1951, Rialto Pictures, 85 min, UK, Dir: Alexander Mackendrick

When research chemist Alec Guinness creates a fabric that never wears out or gets dirty, the entire British textile industry gives chase - to suppress an invention that would eventually render it obsolete. This richly satirical look at how progress creates unlikely alliances (between labor and capital) and divisions (between science and business) is one of the Ealing Studios’ brightest comedies. With Joan Greenwood.

1955, Rialto Pictures, 91 min, UK, Dir: Alexander Mackendrick

Among the last of the great Ealing Studios comedies, and one of the few shot in color, this delightful film stars Alec Guinness as Professor Marcus, a musician who rents a room from a widow (Katie Johnson) to use as a rehearsal space. At least that’s what he tells her; Marcus and his “string quartet” (which includes Peter Sellers and his future PINK PANTHER nemesis, Herbert Lom) are actually criminals plotting a robbery. When the old lady finally realizes the truth, the gang decides to kill her - but that’s easier said than done.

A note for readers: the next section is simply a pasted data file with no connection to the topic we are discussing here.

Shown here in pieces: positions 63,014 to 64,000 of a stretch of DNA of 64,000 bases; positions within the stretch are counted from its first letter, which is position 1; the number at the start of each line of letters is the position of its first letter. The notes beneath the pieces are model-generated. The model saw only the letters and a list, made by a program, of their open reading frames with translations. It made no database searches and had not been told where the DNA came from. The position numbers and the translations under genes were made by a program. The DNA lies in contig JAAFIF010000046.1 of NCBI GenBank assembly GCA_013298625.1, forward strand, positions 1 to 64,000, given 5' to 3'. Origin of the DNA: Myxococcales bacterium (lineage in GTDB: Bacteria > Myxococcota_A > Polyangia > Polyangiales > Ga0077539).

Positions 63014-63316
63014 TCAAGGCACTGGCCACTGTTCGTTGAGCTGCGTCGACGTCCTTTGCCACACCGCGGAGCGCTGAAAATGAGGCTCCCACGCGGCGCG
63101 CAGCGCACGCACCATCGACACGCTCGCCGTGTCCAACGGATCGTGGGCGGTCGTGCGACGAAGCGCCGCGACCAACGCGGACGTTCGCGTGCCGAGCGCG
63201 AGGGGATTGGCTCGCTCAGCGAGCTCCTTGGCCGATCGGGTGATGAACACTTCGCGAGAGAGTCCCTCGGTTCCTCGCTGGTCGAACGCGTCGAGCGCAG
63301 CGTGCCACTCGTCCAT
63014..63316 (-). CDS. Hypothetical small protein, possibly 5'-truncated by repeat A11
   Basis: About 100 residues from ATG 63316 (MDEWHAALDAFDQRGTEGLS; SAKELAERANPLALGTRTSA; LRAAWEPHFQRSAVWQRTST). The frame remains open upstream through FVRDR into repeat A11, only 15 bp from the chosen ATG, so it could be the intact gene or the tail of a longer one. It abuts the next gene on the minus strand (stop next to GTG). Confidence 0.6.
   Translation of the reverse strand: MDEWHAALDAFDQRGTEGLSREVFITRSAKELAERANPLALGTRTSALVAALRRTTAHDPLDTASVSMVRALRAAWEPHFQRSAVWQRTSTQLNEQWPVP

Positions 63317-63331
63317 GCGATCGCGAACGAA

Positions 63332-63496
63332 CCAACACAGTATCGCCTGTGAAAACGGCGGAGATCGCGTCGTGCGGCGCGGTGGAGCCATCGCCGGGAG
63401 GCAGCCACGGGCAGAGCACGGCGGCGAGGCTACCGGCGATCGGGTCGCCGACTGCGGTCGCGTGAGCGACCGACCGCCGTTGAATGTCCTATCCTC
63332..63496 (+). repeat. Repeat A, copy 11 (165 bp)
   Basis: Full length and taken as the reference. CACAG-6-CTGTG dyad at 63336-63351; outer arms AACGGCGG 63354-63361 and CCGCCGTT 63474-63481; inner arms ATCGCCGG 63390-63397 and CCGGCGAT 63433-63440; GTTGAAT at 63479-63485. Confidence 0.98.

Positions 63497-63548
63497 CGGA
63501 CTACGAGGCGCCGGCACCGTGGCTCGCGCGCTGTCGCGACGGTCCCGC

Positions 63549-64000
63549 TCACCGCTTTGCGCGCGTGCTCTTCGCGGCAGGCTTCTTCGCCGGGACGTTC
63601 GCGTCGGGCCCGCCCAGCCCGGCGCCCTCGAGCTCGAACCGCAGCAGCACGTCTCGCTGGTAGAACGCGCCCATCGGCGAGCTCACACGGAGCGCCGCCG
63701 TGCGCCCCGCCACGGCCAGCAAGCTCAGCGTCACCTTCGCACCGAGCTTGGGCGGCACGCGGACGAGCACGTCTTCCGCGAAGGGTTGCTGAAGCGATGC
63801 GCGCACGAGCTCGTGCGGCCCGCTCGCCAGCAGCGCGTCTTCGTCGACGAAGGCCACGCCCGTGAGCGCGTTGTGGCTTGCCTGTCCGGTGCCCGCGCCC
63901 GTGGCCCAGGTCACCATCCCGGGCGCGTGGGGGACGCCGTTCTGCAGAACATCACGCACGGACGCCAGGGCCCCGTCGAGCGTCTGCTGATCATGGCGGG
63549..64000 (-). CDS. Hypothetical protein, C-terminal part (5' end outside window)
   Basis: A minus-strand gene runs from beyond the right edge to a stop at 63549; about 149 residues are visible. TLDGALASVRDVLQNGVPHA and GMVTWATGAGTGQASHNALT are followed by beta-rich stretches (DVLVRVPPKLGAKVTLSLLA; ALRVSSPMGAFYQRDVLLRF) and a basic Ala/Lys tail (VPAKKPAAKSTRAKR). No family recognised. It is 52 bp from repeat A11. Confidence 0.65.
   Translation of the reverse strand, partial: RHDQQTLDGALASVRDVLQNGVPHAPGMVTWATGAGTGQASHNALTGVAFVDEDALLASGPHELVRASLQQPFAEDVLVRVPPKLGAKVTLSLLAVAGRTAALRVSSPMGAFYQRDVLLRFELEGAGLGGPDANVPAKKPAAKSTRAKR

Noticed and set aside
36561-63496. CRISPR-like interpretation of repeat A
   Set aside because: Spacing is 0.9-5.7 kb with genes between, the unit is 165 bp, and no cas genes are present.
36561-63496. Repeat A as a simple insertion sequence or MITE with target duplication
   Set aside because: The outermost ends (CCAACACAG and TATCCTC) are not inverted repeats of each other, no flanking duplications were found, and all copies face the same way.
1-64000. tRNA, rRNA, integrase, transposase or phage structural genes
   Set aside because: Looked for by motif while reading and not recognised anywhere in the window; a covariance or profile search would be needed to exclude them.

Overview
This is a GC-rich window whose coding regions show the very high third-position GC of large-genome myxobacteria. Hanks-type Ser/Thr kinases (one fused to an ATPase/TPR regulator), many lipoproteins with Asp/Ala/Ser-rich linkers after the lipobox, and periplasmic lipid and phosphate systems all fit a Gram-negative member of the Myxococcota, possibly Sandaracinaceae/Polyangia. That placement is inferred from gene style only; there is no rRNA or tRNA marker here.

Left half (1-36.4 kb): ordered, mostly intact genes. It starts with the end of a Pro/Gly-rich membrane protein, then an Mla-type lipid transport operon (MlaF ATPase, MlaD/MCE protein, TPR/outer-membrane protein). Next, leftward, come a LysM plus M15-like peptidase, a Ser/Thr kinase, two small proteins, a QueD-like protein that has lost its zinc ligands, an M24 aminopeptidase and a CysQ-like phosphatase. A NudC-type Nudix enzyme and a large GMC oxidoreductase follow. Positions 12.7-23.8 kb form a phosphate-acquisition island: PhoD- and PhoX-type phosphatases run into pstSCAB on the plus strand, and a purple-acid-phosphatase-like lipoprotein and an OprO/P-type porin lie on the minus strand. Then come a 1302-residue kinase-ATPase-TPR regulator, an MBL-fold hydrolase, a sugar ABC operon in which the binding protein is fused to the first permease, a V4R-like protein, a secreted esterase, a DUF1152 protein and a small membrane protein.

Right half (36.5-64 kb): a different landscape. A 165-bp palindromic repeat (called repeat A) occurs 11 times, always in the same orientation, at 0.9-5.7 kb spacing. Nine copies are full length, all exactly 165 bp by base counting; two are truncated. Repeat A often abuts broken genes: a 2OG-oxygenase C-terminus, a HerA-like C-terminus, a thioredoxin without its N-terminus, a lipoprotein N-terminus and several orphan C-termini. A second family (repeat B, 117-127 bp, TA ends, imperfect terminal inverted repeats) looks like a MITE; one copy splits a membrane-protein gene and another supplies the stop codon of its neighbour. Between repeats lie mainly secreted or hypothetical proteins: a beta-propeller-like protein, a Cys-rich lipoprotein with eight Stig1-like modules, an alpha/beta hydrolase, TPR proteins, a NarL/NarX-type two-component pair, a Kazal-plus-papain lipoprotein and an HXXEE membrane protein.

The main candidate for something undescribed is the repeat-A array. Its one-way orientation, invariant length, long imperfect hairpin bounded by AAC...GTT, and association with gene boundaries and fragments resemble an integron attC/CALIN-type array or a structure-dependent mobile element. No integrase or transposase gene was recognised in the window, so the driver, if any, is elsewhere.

1949, Rialto Pictures, 106 min, UK, Dir: Robert Hamer

“It is so difficult to make a neat job of killing people with whom one is not on friendly terms,” reflects Louis Mazzini (a marvelously droll Dennis Price), who gets closer to his mother’s estranged family for the sole purpose of bumping them off and inheriting a dukedom. The eight members of the D'Ascoyne clan who stand between Mazzini and his title are all played by Alec Guinness, whose remarkable turns as British aristocrats of various ages and genders earned a National Board of Review Best Actor award. Among the first and best of the legendary Ealing Studios comedies.

Syndicate content